2017. David A. Palmer. “Is Chinese (Lack of) Religion Exceptional?”, in Ryan Hornbeck, Justin Barrett and Madeleine Kang eds. Religious Cognition in China “Homo Religiosus” and the Dragon. Springer International Publishing, pp. 17-34.

      2017. David A Palmer. “Daoism and Human Rights: Integrating the Incommensurable”, in Joseph Tham, Kai Man Kwang & Alberto Garcia eds. Religious Perspectives on Bioethics and Human Rights.Springer International Publishing, pp. 139-144.

      2016. David A. Palmer and Elijah Siegler. “Healing Tao USA and the History of American Spiritual Individualism” Cahiers d’Extrême-Asie 25: pp. 245-265.

      2016. Li Ji. “‘Sacred Heart’ and the Appropriation of Catholic Faith in Nineteenth-Century China.” Song Gang ed., Reshaping the Boundaries: Ming-Qing Chinese Encounters with Western Culture. Hong Kong: The University of Hong Kong Press, pp. 76-90.

      2015. Li Ji. God’s Little Daughters: Catholic Women in Nineteenth-Century Manchuria. Seattle: University of Washington Press. (Paperback edition in March 2017)

      2014. David A. Palmer. “Transnational Sacralizations: When Daoist Monks Meet Spiritual Tourists”, Ethnos: Journal of Anthropology 79: 2, pp. 169-192.

      2014. Li Ji. “Faith, Gender, and Literacy: The Du Letters and Catholicism in Nineteenth-Century Northeast China.” Journal of Tsinghua University, 2: 7-16.

      2014. Li Ji. “Christianity in Northeast China: A Reflection on Recent Shift of Paradigms in Social, Cultural, and Religious History.” Wu Xiaoxin ed., Narratives from the Hinterland: Perspective, Methodology, and Trends on the Studies of Christianity in China, Beijing: Guangxi Normal University Press, pp. 325-339.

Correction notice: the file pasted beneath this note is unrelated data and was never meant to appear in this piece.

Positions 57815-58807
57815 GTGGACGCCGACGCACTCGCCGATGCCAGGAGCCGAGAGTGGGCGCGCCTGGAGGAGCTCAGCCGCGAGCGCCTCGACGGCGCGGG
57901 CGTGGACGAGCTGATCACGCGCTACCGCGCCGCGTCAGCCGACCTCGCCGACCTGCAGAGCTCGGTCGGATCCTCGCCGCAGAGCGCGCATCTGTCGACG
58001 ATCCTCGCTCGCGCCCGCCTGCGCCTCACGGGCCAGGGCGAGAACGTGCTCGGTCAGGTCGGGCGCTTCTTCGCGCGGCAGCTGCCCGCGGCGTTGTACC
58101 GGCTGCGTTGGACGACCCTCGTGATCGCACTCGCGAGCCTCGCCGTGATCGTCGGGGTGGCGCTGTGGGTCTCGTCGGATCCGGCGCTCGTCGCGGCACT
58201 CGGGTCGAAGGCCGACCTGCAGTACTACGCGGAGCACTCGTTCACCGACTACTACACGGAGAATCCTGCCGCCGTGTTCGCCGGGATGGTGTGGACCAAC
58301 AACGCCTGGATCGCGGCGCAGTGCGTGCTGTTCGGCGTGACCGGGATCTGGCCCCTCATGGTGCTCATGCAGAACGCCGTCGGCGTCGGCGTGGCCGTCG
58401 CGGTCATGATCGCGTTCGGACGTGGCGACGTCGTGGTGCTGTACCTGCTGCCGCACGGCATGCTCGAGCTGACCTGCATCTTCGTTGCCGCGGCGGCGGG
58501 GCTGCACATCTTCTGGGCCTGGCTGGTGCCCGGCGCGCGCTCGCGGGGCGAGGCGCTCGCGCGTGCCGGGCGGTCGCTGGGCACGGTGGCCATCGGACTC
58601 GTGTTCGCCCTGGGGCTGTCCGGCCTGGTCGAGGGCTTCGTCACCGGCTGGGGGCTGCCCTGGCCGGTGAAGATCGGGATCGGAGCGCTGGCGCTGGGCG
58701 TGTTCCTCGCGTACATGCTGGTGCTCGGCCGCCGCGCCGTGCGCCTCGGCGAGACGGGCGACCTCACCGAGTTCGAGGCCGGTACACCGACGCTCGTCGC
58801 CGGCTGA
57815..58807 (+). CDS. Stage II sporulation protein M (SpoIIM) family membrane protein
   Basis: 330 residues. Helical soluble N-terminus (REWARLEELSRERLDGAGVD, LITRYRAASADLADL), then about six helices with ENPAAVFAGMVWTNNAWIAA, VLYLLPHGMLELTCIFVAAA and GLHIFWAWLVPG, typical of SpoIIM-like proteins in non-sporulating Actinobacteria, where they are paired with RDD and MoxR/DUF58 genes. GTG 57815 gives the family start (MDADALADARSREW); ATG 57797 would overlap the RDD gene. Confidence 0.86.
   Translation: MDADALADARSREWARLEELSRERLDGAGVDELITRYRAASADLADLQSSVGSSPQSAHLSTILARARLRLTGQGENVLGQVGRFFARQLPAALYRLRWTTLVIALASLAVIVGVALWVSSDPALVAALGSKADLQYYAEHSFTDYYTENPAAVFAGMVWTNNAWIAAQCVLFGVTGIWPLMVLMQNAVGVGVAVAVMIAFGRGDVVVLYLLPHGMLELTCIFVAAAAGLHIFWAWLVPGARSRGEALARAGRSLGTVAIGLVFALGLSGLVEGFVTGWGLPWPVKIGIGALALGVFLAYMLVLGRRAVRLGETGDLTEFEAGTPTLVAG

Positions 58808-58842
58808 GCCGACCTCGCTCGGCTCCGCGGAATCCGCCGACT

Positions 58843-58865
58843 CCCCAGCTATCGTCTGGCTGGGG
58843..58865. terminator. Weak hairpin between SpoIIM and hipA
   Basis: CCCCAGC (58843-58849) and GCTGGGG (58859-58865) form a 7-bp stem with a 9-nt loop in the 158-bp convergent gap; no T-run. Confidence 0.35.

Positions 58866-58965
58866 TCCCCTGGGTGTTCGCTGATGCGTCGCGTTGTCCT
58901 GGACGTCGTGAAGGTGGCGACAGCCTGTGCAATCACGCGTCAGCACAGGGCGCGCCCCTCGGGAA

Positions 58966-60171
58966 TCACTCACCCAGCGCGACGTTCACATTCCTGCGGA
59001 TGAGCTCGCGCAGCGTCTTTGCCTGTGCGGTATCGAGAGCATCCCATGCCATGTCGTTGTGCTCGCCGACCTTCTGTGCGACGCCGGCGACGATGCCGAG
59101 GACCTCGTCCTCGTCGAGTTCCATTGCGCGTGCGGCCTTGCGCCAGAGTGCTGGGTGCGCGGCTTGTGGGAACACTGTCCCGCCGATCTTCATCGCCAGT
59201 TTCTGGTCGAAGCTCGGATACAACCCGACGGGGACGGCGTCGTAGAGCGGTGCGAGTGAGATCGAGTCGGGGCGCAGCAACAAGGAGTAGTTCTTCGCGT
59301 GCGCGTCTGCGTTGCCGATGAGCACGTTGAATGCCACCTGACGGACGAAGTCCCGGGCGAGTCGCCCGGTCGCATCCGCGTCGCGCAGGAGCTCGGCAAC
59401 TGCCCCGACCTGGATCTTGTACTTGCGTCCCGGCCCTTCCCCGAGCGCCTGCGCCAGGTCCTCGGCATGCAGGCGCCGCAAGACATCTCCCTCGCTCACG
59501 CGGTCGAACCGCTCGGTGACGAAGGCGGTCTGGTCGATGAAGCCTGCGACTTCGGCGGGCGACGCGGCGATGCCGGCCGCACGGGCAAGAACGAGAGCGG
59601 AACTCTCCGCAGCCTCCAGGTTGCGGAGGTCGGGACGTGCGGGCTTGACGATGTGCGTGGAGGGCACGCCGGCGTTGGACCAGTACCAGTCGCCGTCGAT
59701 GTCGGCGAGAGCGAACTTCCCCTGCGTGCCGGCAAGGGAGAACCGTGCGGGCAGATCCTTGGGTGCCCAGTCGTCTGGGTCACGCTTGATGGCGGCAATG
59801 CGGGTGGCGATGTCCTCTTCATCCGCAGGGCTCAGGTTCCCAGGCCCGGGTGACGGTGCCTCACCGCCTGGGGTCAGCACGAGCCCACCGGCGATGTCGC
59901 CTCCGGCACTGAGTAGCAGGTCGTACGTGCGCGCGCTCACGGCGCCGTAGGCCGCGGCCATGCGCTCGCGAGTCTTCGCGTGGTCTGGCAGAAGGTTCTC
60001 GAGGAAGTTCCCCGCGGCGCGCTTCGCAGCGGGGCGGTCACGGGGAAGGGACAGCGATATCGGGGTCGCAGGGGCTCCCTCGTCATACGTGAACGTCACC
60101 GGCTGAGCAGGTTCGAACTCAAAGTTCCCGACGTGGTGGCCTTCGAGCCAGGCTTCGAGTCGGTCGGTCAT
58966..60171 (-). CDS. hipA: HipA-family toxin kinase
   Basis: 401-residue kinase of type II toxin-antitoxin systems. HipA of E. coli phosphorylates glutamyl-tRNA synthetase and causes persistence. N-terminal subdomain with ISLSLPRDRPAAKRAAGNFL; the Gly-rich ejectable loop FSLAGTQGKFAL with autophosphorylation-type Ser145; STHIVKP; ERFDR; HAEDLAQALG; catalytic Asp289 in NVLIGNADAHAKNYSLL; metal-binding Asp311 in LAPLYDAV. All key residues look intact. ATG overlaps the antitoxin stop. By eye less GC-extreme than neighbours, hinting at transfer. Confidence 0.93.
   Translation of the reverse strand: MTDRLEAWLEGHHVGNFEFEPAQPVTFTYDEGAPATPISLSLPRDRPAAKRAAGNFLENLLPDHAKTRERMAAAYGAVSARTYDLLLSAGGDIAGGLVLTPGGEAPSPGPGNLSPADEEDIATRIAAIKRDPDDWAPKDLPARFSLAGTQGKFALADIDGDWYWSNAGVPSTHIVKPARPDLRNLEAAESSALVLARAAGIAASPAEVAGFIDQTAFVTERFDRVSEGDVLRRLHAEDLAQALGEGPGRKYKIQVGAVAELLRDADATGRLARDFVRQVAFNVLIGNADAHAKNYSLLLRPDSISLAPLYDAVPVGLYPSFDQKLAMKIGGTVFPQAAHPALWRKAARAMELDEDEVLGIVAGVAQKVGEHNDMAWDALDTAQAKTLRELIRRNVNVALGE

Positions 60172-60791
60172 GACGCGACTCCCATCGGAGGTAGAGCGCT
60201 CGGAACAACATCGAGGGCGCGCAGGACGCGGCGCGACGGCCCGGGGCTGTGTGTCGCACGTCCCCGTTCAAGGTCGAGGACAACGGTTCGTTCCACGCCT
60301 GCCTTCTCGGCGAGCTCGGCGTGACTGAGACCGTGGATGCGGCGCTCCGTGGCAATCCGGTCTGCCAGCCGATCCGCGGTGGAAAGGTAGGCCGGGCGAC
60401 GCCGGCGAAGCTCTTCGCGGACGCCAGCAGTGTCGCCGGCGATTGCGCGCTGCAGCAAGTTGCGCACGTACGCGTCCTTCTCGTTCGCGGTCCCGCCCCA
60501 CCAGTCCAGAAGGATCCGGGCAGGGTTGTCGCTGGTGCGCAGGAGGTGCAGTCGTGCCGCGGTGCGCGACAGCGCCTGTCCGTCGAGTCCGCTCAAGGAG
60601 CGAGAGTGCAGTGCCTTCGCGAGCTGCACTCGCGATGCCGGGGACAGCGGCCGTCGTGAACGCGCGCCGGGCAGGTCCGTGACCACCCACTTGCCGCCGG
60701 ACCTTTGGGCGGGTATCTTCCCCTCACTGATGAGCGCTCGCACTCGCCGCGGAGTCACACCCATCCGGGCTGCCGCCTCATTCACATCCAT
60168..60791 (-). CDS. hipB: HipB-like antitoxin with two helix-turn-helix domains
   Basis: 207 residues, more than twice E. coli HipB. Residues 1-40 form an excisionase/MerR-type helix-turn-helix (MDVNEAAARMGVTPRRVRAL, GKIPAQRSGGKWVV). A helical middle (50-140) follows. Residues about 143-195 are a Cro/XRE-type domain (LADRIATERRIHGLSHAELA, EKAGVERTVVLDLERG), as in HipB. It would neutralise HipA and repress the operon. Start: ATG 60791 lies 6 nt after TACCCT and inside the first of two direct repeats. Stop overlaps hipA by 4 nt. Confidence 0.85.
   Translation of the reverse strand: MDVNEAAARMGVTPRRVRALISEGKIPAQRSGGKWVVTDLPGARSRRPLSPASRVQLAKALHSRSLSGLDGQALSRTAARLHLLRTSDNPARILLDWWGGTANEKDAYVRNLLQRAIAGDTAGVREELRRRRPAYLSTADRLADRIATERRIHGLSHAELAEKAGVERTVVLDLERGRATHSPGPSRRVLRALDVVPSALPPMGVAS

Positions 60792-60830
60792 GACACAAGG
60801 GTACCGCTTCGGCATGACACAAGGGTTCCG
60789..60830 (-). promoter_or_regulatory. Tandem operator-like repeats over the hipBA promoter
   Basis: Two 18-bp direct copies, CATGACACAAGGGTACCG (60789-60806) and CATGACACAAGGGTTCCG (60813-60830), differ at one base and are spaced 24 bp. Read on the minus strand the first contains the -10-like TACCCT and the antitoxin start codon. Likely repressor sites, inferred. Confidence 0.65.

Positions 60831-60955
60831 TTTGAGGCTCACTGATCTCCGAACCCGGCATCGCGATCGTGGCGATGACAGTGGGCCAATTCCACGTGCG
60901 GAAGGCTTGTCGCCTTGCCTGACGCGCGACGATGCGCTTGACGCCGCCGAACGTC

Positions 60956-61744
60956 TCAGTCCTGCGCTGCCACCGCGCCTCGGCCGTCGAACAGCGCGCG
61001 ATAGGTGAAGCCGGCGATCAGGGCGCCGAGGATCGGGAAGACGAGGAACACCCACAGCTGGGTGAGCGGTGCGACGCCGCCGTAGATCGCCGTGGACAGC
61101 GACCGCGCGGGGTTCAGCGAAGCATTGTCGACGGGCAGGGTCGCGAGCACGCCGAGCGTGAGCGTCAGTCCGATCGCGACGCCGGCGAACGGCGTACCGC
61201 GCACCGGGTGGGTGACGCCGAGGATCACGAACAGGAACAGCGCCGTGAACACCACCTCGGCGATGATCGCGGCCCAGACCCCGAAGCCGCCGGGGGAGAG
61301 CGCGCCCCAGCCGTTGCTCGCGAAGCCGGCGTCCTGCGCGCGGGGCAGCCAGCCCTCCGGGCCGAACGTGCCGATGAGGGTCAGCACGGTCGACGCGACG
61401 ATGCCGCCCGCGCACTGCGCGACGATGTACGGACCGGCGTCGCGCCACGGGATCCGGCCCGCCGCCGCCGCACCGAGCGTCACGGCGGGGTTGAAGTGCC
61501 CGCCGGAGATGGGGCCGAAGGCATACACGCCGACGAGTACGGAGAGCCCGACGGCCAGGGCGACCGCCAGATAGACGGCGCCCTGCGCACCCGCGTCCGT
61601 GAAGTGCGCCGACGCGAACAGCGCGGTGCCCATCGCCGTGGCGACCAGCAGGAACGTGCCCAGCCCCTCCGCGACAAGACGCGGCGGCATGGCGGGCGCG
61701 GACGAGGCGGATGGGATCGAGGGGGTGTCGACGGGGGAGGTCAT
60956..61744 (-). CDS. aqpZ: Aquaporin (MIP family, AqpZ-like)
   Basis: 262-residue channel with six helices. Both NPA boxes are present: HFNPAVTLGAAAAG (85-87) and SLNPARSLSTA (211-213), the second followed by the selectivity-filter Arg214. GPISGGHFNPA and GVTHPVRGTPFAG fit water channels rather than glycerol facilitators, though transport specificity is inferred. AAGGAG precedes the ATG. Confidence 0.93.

2013. Li Ji. “God’s Little Daughters: Christian Virgins and Catholic Communities of Women in Northeast China.” The Chinese Historical Review 20.1, pp. 16-33.

      2013. Li Ji. “Dissemination of Catholicism in Nineteenth-Century Northeast China: A Study of MEP Archives on Missions Mandchourie”, Zhao Yifeng ed., Manuscripts, Memories, Localization, and Explanations: New Perspectives on Christianity in Northeast China and Sino-Western Cultural Exchange, Shanghai: Shanghai People’s Publishing House, pp. 107-127.

      2013. David A. Palmer. “From ‘Congregations’ to ‘Small Group Community Building’: Localizing the Bahá’í Faith in Hong Kong, Taiwan and Mainland China.” Chinese Sociological Review, 45: 2, pp. 78-98.

      2012. David A. Palmer and Liu Xun eds., Daoism in the Twentieth Century: Between Eternity and Modernity. Berkeley: University of California Press. 376 pages.

      2012. Li Ji. “Measuring Catholic Faith in Nineteenth- and Early Twentieth-Century China.” Owen White and J. P. Daughton eds., In God’s Empire: French Missionaries and the Modern World, New York: Oxford University Press, pp. 173-94.